As an entrepreneur turned VC, I’ve never been particularly interested in incremental, evolutionary improvements to an existing business model. Yes, sometimes a better mousetrap is what’s truly needed, and from that need springs improvements in technology, products, or services that lead to a very viable business. But it’s not what gets me up in the morning, or what keeps me up at night.
But this isn’t about sleep deprivation. It’s about fundamental, revolutionary innovation--creating an entirely new category of product or service that didn’t exist before, or disrupting a category in a way that completely changes the game moving forward. All of the companies I’ve helped start, and most of the companies I’ve funded, have fallen into this distinct category, because it’s both the most challenging and rewarding way to build a business.
It’s no small feat to fuel the transformation or genesis of an entire industry. Great ideas can become great companies, but that’s the exception rather than the rule. In fact, about 90% of the time, they don’t even become good companies.
So what do those breakout companies, the ones that thrive and ultimately define an entire business category, do differently? On the surface it can seem pretty serendipitous... it’s about timing or market receptivity or other largely unpredictable but crucial factors. Yet as an entrepreneur turned VC, I’ve seen people nail it time and time again. As Nassim Taleb says in his book Fooled By Randomness , wild success is random, but sustained success is not accidental.
For example, legendary entrepreneur Jim Clark epitomizes this type of streak--across a dizzying range of sectors from 3-D imaging (Silicon Graphics) to web browsing (Netscape) to health care technology (Healtheon/WebMD). All of these companies--and others in a long list of startup successes--effectively created a new category of product. Steve Jobs did it many times within Apple and also as founder of Pixar.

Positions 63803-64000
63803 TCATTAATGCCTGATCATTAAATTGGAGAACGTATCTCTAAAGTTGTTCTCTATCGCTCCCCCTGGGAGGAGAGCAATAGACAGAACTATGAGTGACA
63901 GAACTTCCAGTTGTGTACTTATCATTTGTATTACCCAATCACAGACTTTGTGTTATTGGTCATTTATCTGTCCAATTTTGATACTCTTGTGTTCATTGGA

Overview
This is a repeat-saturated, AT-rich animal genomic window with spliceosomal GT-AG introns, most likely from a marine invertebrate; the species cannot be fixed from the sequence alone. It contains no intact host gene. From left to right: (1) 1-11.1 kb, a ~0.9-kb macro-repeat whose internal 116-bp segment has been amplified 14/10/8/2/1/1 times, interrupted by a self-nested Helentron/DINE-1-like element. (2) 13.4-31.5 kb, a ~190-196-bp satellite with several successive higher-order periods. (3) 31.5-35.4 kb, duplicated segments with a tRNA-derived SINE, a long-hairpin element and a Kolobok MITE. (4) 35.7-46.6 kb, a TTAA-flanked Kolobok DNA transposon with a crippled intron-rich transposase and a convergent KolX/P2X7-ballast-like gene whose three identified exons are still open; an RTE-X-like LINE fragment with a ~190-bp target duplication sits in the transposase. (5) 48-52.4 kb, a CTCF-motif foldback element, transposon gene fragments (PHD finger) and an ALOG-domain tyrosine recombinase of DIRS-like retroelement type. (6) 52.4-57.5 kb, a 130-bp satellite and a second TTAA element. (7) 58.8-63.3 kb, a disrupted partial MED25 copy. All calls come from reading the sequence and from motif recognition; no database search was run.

So what’s the magic sauce? Of course it starts with vision, and it takes strategy and values to sustain that vision. But thousands of companies have lived (briefly) and died on a vision. Jack Welch rightly says that charisma adds speed to the execution. But charisma unaccompanied by vision, strategy, and values is very dangerous! From my time on both sides of the table, here’s a short list of other vital ingredients for creating a category...and building a successful startup while you’re at it.
Play the Name Game
When you have an adjacent category that is well established, the differentiators for your category must be clear. The importance of positioning cannot be overemphasized. How you communicate what sets your business apart must be an integral part of your market strategy, and naming your category--especially in the enterprise space--is a key part of that strategy. It must be worded to conjure the possibilities and capture the imagination of your target customers. Try to make the elevator spiel as short as possible. It is better to create your own sandbox and establishing yourself as the leader, instead of playing in an existing sandbox.
For example, we work with a recently launched startup called Euclid that dubs itself “online analytics for the offline world.” In this case, it’s immediately clear what the value proposition is for retailers and how it’s differentiated. Get it right, and you can work a good category name all the way to the point where the term and the category is so ubiquitous that it’s devoured or absorbed the adjacent categories (i.e. cloud computing).